The National Audit Office in London has delivered a very critical assessment of the proposed HS2 high speed rail link between London, Birmingham, Manchester and Leeds. (Click here for BBC report.) Especially damning is the view that the promised economic benefits for cities other than London might not materialise. Worse, these other cities might actually lose out. To come to this conclusion the NAO relied on evidence from around the world, some of it dealt with in this recent Newsnight report. This, to some extent, is the ‘shadow effect’, which argues that it is difficult for other, competing cities to flourish within the ambit of a dominating political, economic and cultural presence such as London. Looking at it this way, HS2 will merely lengthen London’s ‘shadow’.
There are examples of improved communications other than rail damaging areas brought ‘nearer’ to ‘shadow’-casting towns and cities. Here in Wales we need only think of the A55 North Wales Expressway. When the A55 was being built in the 1980s and 1990s we were told, by Minister of State Wyn Roberts, that it was a “Highway of Opportunity” . . . he should have added, ‘for Chester and other places on the English side of the border’. For soon after the A55 reached Bangor the Royal Mail moved its North Wales sorting facilities to Chester. Other employers followed because it was now possible to ‘serve’ North Wales from England. This leap into the future actually took us back to some of the darkest days of Welsh subjugation, when Chester served as the ‘capital’ of North Wales, the place to which countless patriots were dragged to be humiliated and butchered. Turning to a more modern capital . . .
As yet I have heard no Welsh response to the NAO report, nor any comparison made with the proposed Cardiff Metro network. (Institute of Welsh Affairs report here.) Which may not be surprising, seeing as there are comparisons to be made, but these are hardly helpful to the proponents of the Cardiff Metro system. Which also highlights a major difference between HS2 and the Cardiff Metro system. Many of those in favour of HS2 genuinely believe that the reduced journey times from London will bring tangible economic benefits to Birmingham, Manchester, Leeds and other cities. This can not be said for those pushing the Cardiff system; for as David Stevens of Admiral Insurance put it, “We must help Cardiff compete more effectively with cities across Europe”. (A condition known to clinical psychologists as fixato obsessivo barcelonis.)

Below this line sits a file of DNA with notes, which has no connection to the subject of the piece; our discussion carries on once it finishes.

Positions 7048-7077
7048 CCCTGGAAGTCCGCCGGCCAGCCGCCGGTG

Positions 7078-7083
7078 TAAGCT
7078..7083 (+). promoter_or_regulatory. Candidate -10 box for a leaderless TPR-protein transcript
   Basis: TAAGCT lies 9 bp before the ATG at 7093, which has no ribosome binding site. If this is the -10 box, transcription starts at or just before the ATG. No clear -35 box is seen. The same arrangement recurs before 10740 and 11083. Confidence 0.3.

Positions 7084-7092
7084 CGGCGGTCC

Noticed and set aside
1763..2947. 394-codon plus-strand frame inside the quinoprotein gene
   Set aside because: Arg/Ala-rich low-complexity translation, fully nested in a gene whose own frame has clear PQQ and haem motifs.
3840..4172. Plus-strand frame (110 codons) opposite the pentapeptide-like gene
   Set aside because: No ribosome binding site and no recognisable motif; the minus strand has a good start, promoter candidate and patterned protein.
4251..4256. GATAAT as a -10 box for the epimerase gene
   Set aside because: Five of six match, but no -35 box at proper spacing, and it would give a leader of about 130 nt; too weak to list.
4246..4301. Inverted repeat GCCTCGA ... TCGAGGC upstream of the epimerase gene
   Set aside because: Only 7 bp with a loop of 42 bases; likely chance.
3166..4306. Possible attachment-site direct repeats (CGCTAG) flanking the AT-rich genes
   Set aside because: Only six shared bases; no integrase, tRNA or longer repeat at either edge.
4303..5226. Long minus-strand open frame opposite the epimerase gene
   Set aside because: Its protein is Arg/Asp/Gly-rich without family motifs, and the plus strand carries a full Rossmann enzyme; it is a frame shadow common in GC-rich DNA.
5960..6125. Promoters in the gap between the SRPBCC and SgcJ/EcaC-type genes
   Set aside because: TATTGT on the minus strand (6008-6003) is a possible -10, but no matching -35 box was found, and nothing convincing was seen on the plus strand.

The Cardiff system is – as it says on the label – all about making Cardiff look like a metropolis by integrating and aggregating the populations of surrounding urban areas. This linking in with the Cardiff city state project. So if HS2 might extend London’s ‘shadow’ as far as Leeds, what could the Cardiff Metro system do for Newport, Merthyr, Bridgend? I suspect that if this system was constructed, then it would extend Cardiff’s ‘shadow’, allowing little to flourish from Bridgend to the border and from Merthyr to the coast . . . unless it lay within the city.
The evidence is piling up that improved communications often work against ‘peripheral’ areas and this should act as a wake-up call for many threatened by the Cardiff Metro system. It would be nice to think that Labour councillors in the Valleys could tear themselves away from their expenses claims forms for long enough to think about the people they supposedly represent. That senior executives on local authorities might take a break from wangling higher salaries to devote time to the communities they’re employed to serve. But for both, it’s probably too much like hard work, so they’ll end up doing what Russell Goodwage and the Wasting Mule want them to do; plus the IWA, the Cardiff Business Partnership and others who wouldn’t give a toss if Ebbw Vale and Treherbert were to disappear off the map.